Monday, October 14, 2013

NJTV New Jersey Poetry Hommage

In this 1986 footage (from the New Jersey Public Television tv magazine show, State of the Arts) Allen is filmed in his East 12th Street New York City apartment, against the backdrop of his cubbyhole library), The segment begins in media res, with him reading from "Howl" (from the classic "Moloch" section) - "What sphinx of cement and aluminium bashed open their skulls and ate up their brains an imagination? / Moloch! Solitude! Filth! Ugliness!  Ashcans and unobtainable dollars! Children screaming under the stairways! Boys sobbing in armies! Old men weeping in the parks!?Moloch! Moloch! Nightmare of Moloch! Moloch the loveless! Mental Moloch! Moloch the heavy judger of men!..."
The occasion?  - the publication of the new, fully-expanded, edition of Howl ("Original Draft Facsimile, Transcript & Variant Versions, Fully Annotated By Author With Contemporaneous Correspondence, Account of First Public Reading, Legal Skirmishes, Precursor Texts and Bibliography") - "Ginsberg thinks the majestic format is quite appropriate for his majestic poem, which he feels has built up a cumulative power since the (19)50's": 
AG: "The vision of the hyper-technological megalopolis, a hyper-rationalistic society destroyed the earth itself, that has grown more and more monstrous until we now have demonic industries and monstrous bombs and big cancer-producing oil flatts and chemical pollution of the Passaic River near where I grew up."

The particularly New Jersey context of this footage - New Jersey Public Television - and so, evocations of Paterson, William Carlos Williams, and of the poets' New Jersey poet teacher father, Louis Ginsberg :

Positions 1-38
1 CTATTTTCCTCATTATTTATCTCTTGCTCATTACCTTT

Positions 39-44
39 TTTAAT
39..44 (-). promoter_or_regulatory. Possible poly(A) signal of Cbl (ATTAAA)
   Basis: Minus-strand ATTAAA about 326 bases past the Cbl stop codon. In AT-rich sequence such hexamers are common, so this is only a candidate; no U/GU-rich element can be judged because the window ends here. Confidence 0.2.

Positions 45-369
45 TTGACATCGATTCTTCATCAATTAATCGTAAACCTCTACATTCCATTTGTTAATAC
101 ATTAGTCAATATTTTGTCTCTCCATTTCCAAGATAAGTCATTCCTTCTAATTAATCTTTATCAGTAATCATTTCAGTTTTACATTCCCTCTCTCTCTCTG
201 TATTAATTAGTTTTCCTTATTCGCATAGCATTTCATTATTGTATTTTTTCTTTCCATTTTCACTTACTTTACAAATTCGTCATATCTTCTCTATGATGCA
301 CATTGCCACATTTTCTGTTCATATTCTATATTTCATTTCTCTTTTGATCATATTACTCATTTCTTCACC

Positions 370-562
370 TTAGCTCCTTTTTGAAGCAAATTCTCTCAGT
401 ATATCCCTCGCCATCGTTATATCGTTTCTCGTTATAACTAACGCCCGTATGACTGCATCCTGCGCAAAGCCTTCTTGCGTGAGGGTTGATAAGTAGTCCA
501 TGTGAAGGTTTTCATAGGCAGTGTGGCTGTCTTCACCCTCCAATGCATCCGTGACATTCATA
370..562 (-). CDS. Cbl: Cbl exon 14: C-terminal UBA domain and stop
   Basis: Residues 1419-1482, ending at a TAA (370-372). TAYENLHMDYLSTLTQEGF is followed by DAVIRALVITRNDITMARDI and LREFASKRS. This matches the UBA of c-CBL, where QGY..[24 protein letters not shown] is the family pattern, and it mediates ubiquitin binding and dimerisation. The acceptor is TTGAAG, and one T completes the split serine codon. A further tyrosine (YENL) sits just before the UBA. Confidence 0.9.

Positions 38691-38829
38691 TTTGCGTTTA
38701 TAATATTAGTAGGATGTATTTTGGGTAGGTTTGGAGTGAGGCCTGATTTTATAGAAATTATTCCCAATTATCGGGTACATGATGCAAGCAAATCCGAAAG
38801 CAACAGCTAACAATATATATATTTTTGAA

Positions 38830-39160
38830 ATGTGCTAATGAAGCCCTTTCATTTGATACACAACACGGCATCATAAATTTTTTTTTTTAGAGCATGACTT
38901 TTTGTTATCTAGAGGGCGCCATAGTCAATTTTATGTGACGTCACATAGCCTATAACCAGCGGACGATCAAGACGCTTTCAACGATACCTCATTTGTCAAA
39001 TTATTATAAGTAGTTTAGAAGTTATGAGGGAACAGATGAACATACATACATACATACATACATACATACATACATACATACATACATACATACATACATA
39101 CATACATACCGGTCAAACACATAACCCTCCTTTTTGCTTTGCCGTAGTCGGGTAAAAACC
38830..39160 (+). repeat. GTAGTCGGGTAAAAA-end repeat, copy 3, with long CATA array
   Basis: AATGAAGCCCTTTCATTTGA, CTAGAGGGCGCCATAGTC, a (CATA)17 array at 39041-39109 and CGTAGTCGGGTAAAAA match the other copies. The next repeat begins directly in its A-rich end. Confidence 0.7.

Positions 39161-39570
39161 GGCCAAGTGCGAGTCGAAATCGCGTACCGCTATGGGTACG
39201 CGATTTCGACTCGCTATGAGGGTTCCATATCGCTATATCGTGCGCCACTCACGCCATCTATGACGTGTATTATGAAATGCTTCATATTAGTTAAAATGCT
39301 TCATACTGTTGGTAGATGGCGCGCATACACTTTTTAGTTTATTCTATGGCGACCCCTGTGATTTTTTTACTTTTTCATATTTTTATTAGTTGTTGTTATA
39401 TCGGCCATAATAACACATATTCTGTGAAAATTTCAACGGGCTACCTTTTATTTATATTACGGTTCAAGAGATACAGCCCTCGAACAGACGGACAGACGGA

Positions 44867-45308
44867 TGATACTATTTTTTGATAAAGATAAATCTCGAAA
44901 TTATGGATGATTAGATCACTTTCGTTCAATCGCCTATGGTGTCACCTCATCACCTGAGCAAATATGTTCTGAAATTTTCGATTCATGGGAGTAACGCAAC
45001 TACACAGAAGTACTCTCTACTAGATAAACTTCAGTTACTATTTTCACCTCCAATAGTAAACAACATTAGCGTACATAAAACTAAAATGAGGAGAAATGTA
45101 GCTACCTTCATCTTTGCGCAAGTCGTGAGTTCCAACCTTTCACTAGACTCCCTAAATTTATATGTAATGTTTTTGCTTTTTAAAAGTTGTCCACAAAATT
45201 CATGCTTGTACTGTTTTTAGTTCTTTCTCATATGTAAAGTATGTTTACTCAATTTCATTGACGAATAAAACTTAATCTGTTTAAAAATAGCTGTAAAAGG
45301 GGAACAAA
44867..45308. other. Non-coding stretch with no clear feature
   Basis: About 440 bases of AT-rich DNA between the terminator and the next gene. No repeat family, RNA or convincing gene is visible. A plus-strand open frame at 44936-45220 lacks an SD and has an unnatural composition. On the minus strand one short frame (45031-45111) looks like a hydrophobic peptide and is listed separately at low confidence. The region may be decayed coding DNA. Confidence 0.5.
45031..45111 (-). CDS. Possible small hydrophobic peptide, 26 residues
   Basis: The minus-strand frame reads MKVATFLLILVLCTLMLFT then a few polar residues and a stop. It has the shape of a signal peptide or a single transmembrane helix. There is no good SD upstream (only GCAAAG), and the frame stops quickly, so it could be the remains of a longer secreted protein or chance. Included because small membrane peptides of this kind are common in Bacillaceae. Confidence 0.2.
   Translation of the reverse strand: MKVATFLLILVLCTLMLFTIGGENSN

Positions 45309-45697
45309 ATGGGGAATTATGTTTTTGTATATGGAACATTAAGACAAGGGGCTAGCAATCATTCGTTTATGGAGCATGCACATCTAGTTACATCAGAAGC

AG: "So I was trained in classic lyric poetry but then I began to be interested in modern form, in which regular New Jersey Rutherford Paterson speech idiomatic vernacular rhythms and diction were used to talk the way my mouth talks normally when I'm talking to my mother or you or talking to the lamp-post!"

Allen reads a section from his singularly New Jersey-focused poem, "Garden State" - "They haven't reported the end of Jersey's gardens/much less the end of the world/Here in Boonton they made cannonballs/ for Washington, had old iron mines./Spillways, coach houses, trolleycars/ran through Newark, gardeners dug in front lawns/Look for the news in your own backyard,/over the whitewashed picket fence/fading signs on the upper stories of red brick factories left over from 1910/The data terminal people stand/ on Route 40 now. Let's get our/ stuff together, let's go back/ Sunday's and sing old Springtime music/ on Greystone State Hospital lawn."

This is followed by a reading from his poem (in the collection, White Shroud)  "about teaching children in China about Walt Whitman" - ("I Love Old Whitman So")  "I skim his leaves beginning to end this year in the Middle Kingdom/marvel his swimmers huffing naked on the wave/and touched by his desperado farewell, "Who touches this book touches a man"/tip the hat on my skull/to the old soldier, old sailor, old writer, old homosexual, old Christ poet journeyman,/inspired in middle age to chaunt Eternity in Manhattan/and see the speckled snake and swelling orb earth vanish/after green seasons Civil War and years of snow/ white hair."

AG: "So...that's two New Jersey poets hommage - from a third New Jersey poet!"

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